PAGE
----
The Lady Bird Johnson Wildflower Center and the College of Natural Sciences are working toward their goal of landscape sustainability with the use of a new landscape construction rating system that prioritizes the environment.
SITES v2, developed by the Sustainable Sites Initiative, is a collaboration between the center, the United States Botanical Garden and the American Society of Landscape Architects for implementation in building projects that allows engineers, architects and landscapers to work efficiently without sacrificing the sustainability of the environment.
The program is completely voluntary, and so far more than 100 sites across the nation have taken up the initiative, 30 of which have qualified for a rating, including a site at UT Arlington.
“If projects follow and implement SITES v2, these built landscapes create ecologically resilient communities better able to withstand and recover from episodic floods, droughts, wildfires and other catastrophic events,” said Danielle Pieranunzi, Sustainable Sites Initiative program director. “They benefit the environment, property owners, and local and regional communities and economies.”
SITES offers a reference guide, which provides information about environmentally friendly building practices, to project developers who wish to qualify for a SITES rating. The provided guide includes tips on water resources, soil and vegetation, building materials and human health.
SITES consulted technical experts in fields such as hydrology, botany, engineering and landscaping to design the v2 rating system, said Susan Rieff, Wildflower Center executive director.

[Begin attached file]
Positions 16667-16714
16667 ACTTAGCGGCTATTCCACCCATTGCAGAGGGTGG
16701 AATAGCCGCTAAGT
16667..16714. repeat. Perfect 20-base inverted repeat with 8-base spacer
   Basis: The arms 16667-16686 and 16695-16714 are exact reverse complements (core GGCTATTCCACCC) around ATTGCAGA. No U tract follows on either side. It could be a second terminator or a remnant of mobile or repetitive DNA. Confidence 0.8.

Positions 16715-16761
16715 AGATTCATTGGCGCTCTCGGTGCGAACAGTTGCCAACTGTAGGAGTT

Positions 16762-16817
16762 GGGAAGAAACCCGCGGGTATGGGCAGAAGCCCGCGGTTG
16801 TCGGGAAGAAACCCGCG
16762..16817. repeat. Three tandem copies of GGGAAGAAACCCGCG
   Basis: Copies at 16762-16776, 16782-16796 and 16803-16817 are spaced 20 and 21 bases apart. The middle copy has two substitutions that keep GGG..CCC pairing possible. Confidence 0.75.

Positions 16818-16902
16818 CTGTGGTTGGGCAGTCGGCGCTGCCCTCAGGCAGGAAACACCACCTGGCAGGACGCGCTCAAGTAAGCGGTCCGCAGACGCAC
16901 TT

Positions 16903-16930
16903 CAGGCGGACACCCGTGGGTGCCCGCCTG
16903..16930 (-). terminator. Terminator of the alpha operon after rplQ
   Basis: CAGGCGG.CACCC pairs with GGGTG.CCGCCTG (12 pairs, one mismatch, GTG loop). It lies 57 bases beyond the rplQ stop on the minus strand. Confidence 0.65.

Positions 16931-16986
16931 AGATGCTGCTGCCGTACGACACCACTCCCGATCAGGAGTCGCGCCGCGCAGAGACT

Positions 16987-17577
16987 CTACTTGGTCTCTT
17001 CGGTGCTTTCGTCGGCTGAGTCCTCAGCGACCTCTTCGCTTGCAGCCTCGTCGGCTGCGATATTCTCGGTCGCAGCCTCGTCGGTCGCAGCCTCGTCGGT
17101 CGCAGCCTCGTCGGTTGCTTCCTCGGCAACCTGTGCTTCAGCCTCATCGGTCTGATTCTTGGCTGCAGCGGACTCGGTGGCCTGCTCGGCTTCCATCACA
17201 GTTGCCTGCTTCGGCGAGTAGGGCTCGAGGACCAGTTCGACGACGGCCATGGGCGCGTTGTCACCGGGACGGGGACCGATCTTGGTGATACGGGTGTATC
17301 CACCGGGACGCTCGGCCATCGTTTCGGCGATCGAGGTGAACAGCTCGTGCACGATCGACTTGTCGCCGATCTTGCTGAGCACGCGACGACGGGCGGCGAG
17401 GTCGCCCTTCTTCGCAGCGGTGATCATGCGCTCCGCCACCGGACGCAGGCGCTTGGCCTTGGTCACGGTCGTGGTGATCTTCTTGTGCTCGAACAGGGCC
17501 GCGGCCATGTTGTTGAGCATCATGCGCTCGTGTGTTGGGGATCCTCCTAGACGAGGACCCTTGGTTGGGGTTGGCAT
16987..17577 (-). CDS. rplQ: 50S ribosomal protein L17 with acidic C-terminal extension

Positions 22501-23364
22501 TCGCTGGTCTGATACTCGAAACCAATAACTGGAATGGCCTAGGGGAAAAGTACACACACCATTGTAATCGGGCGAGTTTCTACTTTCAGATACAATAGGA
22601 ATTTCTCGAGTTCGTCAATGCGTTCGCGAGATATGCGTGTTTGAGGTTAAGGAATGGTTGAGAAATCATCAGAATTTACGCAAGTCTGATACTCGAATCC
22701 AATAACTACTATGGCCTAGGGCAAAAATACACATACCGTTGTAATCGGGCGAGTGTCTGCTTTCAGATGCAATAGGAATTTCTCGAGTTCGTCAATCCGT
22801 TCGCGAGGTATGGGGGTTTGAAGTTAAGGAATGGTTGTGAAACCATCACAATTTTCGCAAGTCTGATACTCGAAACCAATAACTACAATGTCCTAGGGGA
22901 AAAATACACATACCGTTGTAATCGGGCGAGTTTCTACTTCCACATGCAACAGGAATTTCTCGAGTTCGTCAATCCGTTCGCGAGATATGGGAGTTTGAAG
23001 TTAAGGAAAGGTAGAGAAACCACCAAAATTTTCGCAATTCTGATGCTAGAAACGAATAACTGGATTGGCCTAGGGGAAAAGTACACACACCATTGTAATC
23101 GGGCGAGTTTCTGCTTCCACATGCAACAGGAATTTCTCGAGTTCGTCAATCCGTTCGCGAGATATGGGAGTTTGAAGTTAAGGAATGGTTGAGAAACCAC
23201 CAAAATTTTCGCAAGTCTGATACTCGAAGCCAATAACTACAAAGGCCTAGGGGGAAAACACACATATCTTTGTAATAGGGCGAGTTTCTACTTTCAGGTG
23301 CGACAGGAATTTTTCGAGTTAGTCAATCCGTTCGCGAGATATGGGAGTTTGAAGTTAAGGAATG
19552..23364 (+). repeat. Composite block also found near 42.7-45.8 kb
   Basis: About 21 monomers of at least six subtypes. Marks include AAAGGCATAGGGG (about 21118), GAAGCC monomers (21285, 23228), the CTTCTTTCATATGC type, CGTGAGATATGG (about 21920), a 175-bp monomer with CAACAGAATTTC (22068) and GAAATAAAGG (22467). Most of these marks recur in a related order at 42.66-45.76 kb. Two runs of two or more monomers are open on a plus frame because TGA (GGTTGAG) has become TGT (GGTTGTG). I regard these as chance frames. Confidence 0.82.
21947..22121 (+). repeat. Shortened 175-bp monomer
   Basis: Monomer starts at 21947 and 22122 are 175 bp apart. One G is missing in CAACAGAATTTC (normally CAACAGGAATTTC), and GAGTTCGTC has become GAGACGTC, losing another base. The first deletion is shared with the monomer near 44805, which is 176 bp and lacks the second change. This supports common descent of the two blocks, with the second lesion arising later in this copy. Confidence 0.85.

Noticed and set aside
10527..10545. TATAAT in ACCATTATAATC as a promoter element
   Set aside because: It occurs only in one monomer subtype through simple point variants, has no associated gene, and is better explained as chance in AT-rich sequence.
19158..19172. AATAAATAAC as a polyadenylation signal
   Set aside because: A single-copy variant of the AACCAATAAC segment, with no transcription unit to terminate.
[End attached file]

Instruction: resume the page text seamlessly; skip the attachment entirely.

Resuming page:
Modeled after LEED, a rating system used for the construction of environmentally safe buildings, SITES v2 is intended to ensure that landscapes — in places such as natural parks, corporate campuses, residences and waterways — are environmentally sound as well. This is done by first evaluating the natural ecosystem of a particular site, to check for the presence of local flora and fauna, sources of naturally occurring water and possible soil erosion, Rieff said.
“[After evaluating the site,] you can design, so nature’s working with you and not against you,” Rieff said.
Under the SITES v2 system, projects receive points based on the sustainability and ability to protect and restore ecosystems, Pieranunzi said. If the project reaches the minimum number of points and meets specific prerequisites, SITES will give it a “Certified,” “Silver,” “Gold” or “Platinum” certification based on the number of points received. The Sustainability Sites Initiative is currently negotiating with the Green Building Certification Institute to provide SITES v2 certifications.
Aesthetic form and beauty are no longer the only criteria that are considered in the construction of landscapes, said architecture professor Steven Moore. Environmental and social conditions have played an increasingly important role for architects and landscape designers in recent years as well, according to Moore.
“SITES v2 is enormously important in helping our ‘building culture’ to transform design and construction practices that do harm to those that might actually contribute to the urban ecosystem,” Moore said in an email.